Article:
The BTK and the Telecommunication and Communication Presidency (TİB), which it oversees, are well staffed and have a dedicated budget. However, the fact that board members are government appointees is a potential threat to the BTK’s independence, and its decision-making process is not transparent. Nonetheless, there have been no reported instances of certificates or licenses being denied. The TİB also oversees the application of the country’s website blocking law and is often criticized by advocacy groups for a lack of transparency and its apparent lack of independence from the executive.
The Computer Center of Middle East Technical University has been responsible for managing domain names since 1991. The BTK oversees and establishes the domain-name operation policy and its bylaws. Unlike in many other countries, individuals in Turkey are not permitted to register and own domain names ending with the country extension .tr, such as .com.tr and .org.tr, unless they own a trademark, company, or civil society organization with the same name as the requested domain.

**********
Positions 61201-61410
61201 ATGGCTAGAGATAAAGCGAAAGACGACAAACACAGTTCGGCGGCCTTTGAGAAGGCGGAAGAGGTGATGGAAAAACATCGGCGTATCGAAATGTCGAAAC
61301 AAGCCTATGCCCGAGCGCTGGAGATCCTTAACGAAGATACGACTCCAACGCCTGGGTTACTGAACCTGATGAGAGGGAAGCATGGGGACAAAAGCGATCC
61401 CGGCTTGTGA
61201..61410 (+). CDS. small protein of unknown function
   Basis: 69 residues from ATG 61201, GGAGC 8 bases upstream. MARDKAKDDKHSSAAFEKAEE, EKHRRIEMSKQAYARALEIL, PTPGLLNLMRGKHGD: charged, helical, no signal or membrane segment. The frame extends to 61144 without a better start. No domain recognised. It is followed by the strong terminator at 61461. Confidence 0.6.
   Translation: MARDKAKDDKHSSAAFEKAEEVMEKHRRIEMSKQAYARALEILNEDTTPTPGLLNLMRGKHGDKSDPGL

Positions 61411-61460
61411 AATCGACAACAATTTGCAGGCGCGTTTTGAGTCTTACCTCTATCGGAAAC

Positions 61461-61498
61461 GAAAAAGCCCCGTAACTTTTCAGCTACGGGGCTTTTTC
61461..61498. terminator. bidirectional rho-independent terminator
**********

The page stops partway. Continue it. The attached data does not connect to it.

Terms for providing landline service were hardened with some procedural changes published in the Turkish government gazette on December 30, 2014. Also included in the announcement was the fact that licenses would be invalidated for service providers that failed to integrate the new procedures.
Limits on content continued to increase in Turkey over the past year, with new amendments to the problematic Law No. 5651. Entire web platforms, including Facebook, Twitter, YouTube, and WordPress, were temporarily blocked and remain under intense pressure to promptly remove content when asked by Turkish authorities. Journalists, scholars, and public figures who are critical of the government faced coordinated harassment on Twitter. Despite these negative trends, users increasingly rely on online publications as a primary source of news, and a number of tools for citizen journalism and government accountability are gaining prominence.
Blocking and Filtering
Blocking continues to increase steadily in Turkey. According to the reports of the independent organization Engelli Web, as of May 2015 over 80,000 websites were banned based on civil code–related complaints and intellectual-property rights violations. The number of blocked websites has risen from 43,785 to 81,525 in two years. This figure includes numerous sites that were blocked for political or social reasons, such as news outlets or online communities that report on LGBTI (lesbian, gay, bisexual, transgender, and intersex) issues, ethnic minorities, anti-Muslim content, or social unrest.